Hey folks, haven't been keeping as up to speed with my interneting or even my musical purchases, but I had a flurry of a few purchases just there and a band close to my heart came up: Pavement and the Wowee Zowee 10th Anniversary Reissue. I figured it's as good a time as any to start contributing to the very sexy and entertaining sexy entertainment reviews and stuff that are going on here at thoughts etcetera.
Wowee Zowee has always been something of a bogie album for Pavement, receiving lukewarm responses from many fans and critics as an album where the lacksadaisical attitude of Pavement became more offputting than charming. The poor initial response to the album is a fact which seems to be acknowledged by the band itself, given the half-hearted liner notes by Stephen Malkmus and the no-hearted liner notes by the absent Scott Kannsberg, but many fans now consider this to be one of the most essential recordings Pavement have ever made.
In and of itself it is worth having as a study of a band who may have lost their way trying to find their voice for a third time. To some however, where before the songs sounded wild and seemed to be heading to exciting new territory, the songs on WZ seem listless and wandering in no particular direction. Ultimately, though frustrating, it is an album with several songs which should be part of the collection of any fan of indie guitar music, two of which are the anthemic Father to a Sister of Thought and my personal faourite song of any Pavement release, Grounded.
As for what the reissue brings to the table, the artwork and liner notes feel thrown together, and not in the traditionally sloppy but brilliant Pavement fashion. It does do the average Pavement fan the courtesy of adding several rarities such as I Love Perth and Mussle Rock, but in comparison to the reissues of Crooked Rain and Slanted and enchanted this seems like a poor effort. There are three versions of Easily Fooled for instance, none of which is as well recorded as the version included on the Crooked Rain reissue (called the Sutcliffe Catering Song) and the second album only has four songs worth adding to your collection in Sensitive Euro Man, Stray Fire, No More Kings and Painted Soldiers. To a non fan I would suggest the far superior Slanted and Enchanted or Crooked Rain, Crooked Rain reissues. They are a better starting point to explore Pavement's slack majesty, given that they give a clearer picture of the where the band was at the time of each album, as well as having a far better selection of tunes. One to consider getting but maybe wait til you don't really have anything else to spend your cash on...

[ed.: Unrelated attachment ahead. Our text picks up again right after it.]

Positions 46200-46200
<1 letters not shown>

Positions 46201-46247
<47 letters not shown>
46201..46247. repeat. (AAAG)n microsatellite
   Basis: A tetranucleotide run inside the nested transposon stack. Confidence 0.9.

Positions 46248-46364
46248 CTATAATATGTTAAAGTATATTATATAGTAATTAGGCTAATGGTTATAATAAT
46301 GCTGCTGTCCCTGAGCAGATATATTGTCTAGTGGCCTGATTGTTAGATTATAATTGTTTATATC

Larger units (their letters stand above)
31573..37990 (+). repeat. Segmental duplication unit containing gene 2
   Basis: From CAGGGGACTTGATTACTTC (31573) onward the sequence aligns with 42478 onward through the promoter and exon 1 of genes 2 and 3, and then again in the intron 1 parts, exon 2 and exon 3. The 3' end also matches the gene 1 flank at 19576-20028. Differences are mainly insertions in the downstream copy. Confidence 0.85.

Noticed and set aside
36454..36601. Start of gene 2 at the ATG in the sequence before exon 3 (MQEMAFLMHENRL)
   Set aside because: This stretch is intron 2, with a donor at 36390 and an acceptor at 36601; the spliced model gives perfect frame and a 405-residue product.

DISCLAIMER:This album was bought under a cloud of multiple bad associations (the first time I listened to it was on the bus home to my grandfather's funeral was one thing) so if you believe in the power of association in forming your opinions on the music you listen to, bear in mind that my review was coloured fairly negatively.
To share one last little bit, here's two songs which explain why Pavement worked so well as a band. The first, Mussle Rock (is a Horse in Transition) can be described as the typical Spiral Stairs song, gorgeous hook, sloppy guitar, frail voice crooning wounded lyrics but catchy as hell. The second can be described as the typical Stephen Malkmus tune, crossword clue lyrics, psychedelic pop guitar and an unabashedly intellectual slant (that's right Declan, I'm going all pitchfork on this review). Put them together and you get the reason for tunes as brilliant as Shadey Lane and Grounded.
Mussle Rock (is a Horse in Transition) - Pavement
Give It A Day - Pavement
POST SCRIPT: I really do love the original album and the reissue adds in some great tunes, so get your hands on it if you can. Even if only because it'd be a lot cheaper than trying to hunt down all the b-sides and BBC sessions.